Thursday, November 11, 2004

Enemy Propaganda And Fallujah


November 11, 2004 -- IN the Second Battle of Fallujah, military operations are ahead of schedule. Our casualties have been blessedly light. The terrorists who haven't fled are being killed by the hundreds. Our troops will soon achieve their goal of eliminating Iraq's key safe haven for terrorists.

Our Marines and soldiers have carried the ball inside the 10-yard line. The media's response? Move the goalposts.

The legions of pundits ("Will talk for food") now suggest that a win in Fallujah will be meaningless because we failed to kill or capture the terrorist leadership, because some of the thugs ran away and because Fallujah won't resemble Darien, Conn., by next Sunday.

On Tuesday, as our troops handily pierced the defenses terrorists had spent months erecting, The New York Times carried two front-page stories implying that our forces were facing possible defeat. The Times' military analysis was incompetent and just plain wrong. And the photo its editors ran above the fold showed a Marine curled in a ditch under enemy fire.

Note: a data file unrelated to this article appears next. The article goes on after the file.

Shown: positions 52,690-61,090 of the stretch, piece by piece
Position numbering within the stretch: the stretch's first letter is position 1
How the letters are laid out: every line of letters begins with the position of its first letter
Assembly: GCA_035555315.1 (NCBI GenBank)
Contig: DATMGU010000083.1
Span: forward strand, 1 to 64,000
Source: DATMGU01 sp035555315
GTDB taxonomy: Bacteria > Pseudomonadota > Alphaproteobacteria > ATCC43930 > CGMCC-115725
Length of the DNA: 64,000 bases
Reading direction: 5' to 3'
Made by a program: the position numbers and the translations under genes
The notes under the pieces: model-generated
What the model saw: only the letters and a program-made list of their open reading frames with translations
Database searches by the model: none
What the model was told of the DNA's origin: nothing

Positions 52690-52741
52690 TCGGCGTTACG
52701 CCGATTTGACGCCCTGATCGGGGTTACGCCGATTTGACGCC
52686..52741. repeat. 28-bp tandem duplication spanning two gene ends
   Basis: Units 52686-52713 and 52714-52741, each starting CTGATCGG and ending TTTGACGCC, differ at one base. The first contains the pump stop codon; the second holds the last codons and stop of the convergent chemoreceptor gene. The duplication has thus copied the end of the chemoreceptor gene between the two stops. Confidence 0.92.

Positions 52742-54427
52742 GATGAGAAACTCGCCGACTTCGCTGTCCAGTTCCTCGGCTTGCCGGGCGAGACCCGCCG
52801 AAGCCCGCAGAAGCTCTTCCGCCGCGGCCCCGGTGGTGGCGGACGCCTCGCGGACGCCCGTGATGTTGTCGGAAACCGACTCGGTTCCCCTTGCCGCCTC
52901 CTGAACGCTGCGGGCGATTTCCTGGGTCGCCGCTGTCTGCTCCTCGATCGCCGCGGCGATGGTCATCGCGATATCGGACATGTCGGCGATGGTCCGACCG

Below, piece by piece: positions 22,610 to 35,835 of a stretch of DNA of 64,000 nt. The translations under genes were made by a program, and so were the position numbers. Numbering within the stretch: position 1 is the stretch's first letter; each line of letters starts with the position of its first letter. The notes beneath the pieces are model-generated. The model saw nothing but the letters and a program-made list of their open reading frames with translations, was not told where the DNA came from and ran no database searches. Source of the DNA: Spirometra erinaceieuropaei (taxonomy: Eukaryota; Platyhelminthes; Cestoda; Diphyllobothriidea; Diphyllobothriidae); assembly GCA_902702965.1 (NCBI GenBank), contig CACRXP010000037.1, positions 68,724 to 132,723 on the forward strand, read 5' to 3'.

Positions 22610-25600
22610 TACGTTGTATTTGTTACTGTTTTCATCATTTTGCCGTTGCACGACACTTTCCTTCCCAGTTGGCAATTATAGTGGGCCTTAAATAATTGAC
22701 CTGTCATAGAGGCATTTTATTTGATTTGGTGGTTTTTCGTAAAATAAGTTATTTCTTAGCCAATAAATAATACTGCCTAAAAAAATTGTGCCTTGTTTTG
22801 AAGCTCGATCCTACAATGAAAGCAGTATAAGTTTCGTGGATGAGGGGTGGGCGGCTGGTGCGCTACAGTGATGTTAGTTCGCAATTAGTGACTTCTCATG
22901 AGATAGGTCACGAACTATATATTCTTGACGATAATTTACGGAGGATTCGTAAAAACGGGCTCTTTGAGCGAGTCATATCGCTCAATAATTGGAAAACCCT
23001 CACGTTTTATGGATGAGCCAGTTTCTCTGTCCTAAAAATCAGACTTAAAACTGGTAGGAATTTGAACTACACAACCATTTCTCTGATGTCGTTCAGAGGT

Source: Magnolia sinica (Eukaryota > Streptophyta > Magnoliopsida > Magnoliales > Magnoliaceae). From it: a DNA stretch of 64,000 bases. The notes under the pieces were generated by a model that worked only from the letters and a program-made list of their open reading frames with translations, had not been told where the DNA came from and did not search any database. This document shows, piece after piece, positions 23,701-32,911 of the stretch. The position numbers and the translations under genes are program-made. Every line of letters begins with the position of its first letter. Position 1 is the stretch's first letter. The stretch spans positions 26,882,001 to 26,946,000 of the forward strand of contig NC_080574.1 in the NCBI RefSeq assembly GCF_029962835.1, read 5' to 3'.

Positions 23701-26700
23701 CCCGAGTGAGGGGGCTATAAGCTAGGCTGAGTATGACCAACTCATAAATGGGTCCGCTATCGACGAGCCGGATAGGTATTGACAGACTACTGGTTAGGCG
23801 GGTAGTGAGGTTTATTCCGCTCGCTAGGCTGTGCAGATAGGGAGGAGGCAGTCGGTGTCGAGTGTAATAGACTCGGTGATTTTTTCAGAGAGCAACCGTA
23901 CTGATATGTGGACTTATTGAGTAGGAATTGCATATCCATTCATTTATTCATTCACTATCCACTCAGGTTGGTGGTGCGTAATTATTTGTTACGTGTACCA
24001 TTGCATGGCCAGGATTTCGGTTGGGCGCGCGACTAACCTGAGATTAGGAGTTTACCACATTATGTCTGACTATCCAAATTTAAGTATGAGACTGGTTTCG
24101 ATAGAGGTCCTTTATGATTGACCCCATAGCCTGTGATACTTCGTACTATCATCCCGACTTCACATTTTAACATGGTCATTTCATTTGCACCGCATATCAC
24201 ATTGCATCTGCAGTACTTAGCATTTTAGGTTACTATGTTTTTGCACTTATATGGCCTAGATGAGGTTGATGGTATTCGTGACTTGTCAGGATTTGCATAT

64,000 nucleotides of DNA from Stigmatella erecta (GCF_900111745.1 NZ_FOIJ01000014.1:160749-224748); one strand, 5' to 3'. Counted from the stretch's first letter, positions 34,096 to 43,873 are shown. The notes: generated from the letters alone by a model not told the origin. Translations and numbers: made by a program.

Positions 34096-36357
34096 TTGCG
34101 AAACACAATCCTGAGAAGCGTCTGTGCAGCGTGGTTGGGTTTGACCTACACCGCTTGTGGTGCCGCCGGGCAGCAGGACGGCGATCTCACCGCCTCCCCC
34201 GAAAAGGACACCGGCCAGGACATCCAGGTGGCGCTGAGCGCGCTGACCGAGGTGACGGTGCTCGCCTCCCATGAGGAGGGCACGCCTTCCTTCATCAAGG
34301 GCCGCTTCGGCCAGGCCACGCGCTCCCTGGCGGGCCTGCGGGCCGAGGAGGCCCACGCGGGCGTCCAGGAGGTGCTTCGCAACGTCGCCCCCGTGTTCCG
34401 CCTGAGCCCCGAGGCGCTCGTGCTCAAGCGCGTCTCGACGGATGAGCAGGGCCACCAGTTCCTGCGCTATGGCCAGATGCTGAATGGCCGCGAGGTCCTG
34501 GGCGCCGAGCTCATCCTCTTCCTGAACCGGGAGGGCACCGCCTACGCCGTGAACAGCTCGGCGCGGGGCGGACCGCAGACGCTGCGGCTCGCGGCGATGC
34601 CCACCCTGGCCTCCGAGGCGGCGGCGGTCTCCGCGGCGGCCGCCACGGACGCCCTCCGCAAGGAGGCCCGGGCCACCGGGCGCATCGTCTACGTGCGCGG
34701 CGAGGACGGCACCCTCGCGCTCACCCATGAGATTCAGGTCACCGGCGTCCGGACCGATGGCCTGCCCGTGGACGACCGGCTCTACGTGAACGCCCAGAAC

It wasn't reporting. It was a mix of anti-American propaganda and wishful thinking. Al-Jazeera couldn't have done it better.

Now that our troops are winning so lopsidedly that it can't be denied, the Times likely will tell us that Fallujah didn't matter, anyway, that our efforts were wasted. Then Seymour Hersh, the New Yorker's greatest living fiction writer, will follow up with a fairy tale called "Failure In Fallujah."
Wretchard of the Belmont Club has the best coverage of Fallujah as usual:

the Resistance has spread its complete control over a great number of Iraqi towns. What is happening in Fallujah, Samaraa, Qaem, Baaquba, Hawijah, Tallafar, Heet, Saqlawyia, Ramadi, Anah, Rawa, Haditha, Balad, Beiji, Bahraz, Baladruz, and other cities and towns of Iraq, confirm perfectly this reality.
These are the towns that must be wiped off the map and erased from history.


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